Magazine article Moment

The State of the Shuk: A Taste of the Old World

Magazine article Moment

The State of the Shuk: A Taste of the Old World

Article excerpt

Open-air markets, known as shuks in Hebrew or souk in Arabic, flourish all over the Middle East. In Israel, you can find them in most cities, large and small. All feature colorful stands filled with everything from eggplants, figs, herbs and potato kugel to gummy worms and chocolate bars. Enter and you are swept into the Old World, surrounded by stall owners hawking their fare, hole-in-the-wall hummus and falafel joints, mountains of fresh spices and piles of pomegranates and oranges, which can be freshly squeezed at your request.

When in Jerusalem, make a point of visiting Machane Yehuda market. "The Shuk" opened at the end of the 19th century during the Ottoman rule, when Arab farmers brought their produce to sell to the Jews living in a few new neighborhoods outside the Old City. For decades, through the British Mandate and the early years of the independent State of Israel, it remained almost unchanged. In recent years, the shuk has been undergoing a major renovation. You can now find exclusive restaurants and espresso bars, making it one of the hippest sections of the city for fine dining and nightlife.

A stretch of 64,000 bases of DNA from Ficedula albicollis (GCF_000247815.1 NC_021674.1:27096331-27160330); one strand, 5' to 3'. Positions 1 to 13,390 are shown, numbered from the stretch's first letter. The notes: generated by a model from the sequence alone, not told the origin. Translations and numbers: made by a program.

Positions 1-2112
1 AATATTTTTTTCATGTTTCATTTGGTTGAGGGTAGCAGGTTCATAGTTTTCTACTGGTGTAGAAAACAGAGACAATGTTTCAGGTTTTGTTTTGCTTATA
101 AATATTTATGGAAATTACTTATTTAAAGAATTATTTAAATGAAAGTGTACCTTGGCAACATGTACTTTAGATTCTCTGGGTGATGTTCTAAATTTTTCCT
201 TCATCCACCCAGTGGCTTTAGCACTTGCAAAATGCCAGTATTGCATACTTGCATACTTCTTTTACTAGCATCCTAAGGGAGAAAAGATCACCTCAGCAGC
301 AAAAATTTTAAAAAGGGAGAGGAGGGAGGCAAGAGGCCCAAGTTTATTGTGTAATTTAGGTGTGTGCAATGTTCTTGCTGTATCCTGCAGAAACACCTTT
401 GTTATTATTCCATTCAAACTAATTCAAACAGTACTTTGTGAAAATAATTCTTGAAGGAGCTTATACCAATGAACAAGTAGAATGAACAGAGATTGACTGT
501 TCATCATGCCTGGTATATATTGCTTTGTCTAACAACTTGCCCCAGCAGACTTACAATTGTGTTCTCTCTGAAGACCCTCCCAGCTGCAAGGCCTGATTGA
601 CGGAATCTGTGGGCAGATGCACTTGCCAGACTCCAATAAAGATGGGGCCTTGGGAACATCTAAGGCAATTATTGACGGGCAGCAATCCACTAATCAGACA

Try the spicy pickles, smoked fish and Jerusalem-style kugel at the shuk's first deli, Ma'adanei Tzidkiyahu. Then sample some of the 100 types of halva at the Halva Kingdom or one of 1,500 European cheeses at Basher Fromagerie. Eat the cheese and egg Georgian khachapuri pastry at Khachapuria, dine on artichoke and ricotta ravioli with lemon and thyme sauce in the excellent kosher Italian Topolino, and enjoy a chef's Middle Eastern-inspired creation of roasted figs and beef tartar over bulgur at Machneyuda. …

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